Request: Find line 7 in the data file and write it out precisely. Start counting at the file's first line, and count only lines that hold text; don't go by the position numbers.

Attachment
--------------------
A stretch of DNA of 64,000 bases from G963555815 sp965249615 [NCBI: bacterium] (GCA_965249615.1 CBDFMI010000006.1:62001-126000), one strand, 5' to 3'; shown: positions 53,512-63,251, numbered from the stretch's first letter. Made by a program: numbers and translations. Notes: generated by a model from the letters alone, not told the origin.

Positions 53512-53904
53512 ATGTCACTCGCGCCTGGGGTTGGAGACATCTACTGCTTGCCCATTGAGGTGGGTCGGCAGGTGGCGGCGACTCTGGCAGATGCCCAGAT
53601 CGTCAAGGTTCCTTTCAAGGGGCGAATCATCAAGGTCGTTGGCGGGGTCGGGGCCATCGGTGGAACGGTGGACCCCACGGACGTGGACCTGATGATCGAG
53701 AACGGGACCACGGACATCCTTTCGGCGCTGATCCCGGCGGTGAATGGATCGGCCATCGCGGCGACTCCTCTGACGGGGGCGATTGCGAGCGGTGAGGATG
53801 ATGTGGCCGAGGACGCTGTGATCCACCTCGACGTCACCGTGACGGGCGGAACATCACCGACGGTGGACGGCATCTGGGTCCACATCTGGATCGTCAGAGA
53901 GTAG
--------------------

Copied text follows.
53901 GTAG